That may be what holds the story together, but it's not really what the book is about. So unimportant is the identity of the murderer that at our book club, two of the people said they couldn't remember who the murderer was. MY NAME IS BLACK is probably the most frequent chapter title. And BLACK is assigned the task of finding out who the murderer is. They suspect one of three illustrators who were working secretly on a book for the sultan along with CORPSE. So we hear from each of them as well as I WILL BE CALLED A MURDERER, assuming all along that one of them is the murderer.
BLACK is assigned to interview the three artists and asks the master how will he be able to tell which is the murderer. The master tells him to ask three questions, which will give you a glimpse of topics in the book, though at this point you don't have any idea where this will lead.
The three questions:
1. "Has he come to believe, under the sway of recent custom as well as the influence of the Chinese and the European Franks, that he ought to have an individual painting technique, his own style? As an illustrator does he want to have a manner, an aspect distinct from others, and does he attempt to prove this by signing his name somewhere in his work like the Frankish masters? To determine precisely these things, I'd first ask him a question about 'style' and signature.'"
2. Then, I'd want to learn how this illustrator felt about volumes changing hands, being unbound, and our pictures being used in other books and in other eras after the shahs and sultans who'd commissioned them have died. . . Thus I'd ask a question about 'time' - an illustrator's time and Allah's time.
3. The third would be 'blindness'!" said the great master Head Illuminator Osman, who then fell silent as if this required no explication.
"What is it about 'blindness'?" I said with embarrassment.
"Blindness is silence. If you combine what I've just now said, the first and second questions, 'blindness' will emerge. It's the farthest one can go in illustrating; it is seeing what appears out of Allah's own blackness."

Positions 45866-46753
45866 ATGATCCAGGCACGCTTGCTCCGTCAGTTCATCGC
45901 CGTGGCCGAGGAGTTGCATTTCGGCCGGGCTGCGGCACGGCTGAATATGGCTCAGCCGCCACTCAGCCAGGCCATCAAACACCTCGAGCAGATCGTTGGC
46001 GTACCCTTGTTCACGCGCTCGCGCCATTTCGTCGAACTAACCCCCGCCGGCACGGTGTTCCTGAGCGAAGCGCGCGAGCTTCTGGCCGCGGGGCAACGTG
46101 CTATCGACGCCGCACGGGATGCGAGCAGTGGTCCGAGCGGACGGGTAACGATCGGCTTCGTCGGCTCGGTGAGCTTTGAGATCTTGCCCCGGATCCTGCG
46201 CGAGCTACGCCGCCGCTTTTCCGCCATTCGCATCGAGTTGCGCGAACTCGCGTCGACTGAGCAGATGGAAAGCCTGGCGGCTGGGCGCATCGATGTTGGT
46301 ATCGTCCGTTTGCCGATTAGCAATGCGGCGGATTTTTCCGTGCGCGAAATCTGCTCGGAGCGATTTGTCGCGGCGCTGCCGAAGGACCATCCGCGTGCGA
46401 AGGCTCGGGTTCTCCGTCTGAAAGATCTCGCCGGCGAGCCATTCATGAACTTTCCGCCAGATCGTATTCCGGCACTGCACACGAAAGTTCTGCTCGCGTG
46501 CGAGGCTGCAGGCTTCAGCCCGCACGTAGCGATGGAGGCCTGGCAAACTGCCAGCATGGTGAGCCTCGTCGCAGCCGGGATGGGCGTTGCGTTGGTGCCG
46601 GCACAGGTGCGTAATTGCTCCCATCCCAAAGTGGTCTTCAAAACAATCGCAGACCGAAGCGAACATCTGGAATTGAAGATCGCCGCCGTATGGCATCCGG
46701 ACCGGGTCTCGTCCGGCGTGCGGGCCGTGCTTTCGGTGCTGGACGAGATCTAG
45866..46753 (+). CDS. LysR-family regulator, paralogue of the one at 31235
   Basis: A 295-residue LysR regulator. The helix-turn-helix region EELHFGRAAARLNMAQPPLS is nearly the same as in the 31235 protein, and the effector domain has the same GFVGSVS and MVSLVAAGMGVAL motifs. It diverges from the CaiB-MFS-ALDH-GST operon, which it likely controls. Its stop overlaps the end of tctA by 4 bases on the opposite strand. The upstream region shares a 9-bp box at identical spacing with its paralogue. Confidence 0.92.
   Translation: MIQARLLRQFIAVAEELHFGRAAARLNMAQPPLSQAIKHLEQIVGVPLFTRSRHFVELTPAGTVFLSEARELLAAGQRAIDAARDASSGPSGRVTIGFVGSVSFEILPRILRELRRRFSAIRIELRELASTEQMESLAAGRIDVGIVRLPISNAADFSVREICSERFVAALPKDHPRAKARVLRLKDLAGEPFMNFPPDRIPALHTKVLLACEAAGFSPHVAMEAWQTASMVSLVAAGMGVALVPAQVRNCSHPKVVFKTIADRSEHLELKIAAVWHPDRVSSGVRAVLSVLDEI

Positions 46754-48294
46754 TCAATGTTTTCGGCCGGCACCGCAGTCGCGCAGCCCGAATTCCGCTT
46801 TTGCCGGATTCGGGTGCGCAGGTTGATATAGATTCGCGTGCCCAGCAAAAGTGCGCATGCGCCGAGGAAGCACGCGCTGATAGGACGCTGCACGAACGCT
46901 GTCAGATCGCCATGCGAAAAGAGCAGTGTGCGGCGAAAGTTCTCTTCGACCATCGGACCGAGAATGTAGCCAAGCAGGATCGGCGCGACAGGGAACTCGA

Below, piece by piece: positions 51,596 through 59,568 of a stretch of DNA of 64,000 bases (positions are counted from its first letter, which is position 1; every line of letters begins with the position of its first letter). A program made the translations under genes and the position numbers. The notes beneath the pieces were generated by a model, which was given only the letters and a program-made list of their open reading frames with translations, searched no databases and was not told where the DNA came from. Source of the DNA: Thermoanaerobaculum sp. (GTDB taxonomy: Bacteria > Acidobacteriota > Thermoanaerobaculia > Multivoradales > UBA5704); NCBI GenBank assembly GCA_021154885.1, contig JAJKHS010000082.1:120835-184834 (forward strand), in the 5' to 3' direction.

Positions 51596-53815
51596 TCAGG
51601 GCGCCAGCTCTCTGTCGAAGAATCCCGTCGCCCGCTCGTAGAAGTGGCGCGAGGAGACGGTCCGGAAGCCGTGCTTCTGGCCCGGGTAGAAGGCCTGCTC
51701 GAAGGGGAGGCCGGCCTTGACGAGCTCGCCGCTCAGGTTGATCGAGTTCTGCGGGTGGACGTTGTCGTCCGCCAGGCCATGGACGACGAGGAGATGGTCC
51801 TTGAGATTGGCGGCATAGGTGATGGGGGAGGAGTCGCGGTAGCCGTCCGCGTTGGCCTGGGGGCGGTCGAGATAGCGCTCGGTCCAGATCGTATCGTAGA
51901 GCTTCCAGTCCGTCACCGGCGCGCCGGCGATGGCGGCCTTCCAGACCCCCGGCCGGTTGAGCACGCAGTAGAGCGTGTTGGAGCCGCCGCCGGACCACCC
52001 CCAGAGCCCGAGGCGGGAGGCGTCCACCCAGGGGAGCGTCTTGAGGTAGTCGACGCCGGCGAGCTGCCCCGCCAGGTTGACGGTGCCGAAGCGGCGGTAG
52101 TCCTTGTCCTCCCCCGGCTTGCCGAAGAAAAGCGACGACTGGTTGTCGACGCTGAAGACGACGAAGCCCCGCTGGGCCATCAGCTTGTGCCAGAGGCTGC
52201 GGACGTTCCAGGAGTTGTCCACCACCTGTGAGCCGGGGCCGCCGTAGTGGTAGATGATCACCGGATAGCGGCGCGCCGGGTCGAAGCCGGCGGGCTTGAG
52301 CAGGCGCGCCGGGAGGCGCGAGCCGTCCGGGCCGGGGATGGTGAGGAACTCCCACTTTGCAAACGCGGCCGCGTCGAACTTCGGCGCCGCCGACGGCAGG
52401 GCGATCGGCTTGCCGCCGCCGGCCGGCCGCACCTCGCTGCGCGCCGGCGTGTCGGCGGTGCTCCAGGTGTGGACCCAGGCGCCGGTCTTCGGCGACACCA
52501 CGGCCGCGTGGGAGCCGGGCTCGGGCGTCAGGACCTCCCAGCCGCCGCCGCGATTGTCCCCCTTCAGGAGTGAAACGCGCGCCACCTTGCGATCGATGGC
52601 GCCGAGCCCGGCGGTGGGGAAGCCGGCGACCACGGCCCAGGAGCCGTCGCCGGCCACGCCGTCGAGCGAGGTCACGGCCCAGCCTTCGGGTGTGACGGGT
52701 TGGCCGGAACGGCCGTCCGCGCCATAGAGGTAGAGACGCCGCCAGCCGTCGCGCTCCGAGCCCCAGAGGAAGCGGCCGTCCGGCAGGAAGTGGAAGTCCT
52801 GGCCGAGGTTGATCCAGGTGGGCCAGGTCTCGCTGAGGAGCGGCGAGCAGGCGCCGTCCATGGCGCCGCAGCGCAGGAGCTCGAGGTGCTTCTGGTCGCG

There's also a love story, though not a very satisfying one. I, SHEKURE is the beautiful woman that a number of the characters are in love with.
My Name Is Red played games with my mind. Ideas I'd never encountered exploded from the pages. One of the masters went to Venice and saw many portraits in the "Frankish" style. Portraits so realistic that if you saw the painting, you would be able to recognize the subject if you saw him on the street. Well, of course, what's the big deal? The big deal is that this was amazing to him. That Allah's ban on idols, made such portraiture forbidden. I had to go look at miniatures to see what the people looked like. And yes, there are faces, but no, they really aren't that detailed.
There is also a group of religious fundamentalists who are being stirred up against the artists for trying to have a style.
And blindness? Well, the work of a miniaturist is so exacting, that many go blind eventually. Yet, some see this as the perfect situation for an artist because he is painting only what Allah sees at that point. And they are such skilled artists that they can paint blind.
Lots to ponder here. But also lots of detail and repetition, which is consistent with miniatures of that era and the return to themes illustrated over and over again.
By the way, author Pamuk won a Nobel Prize in Literature.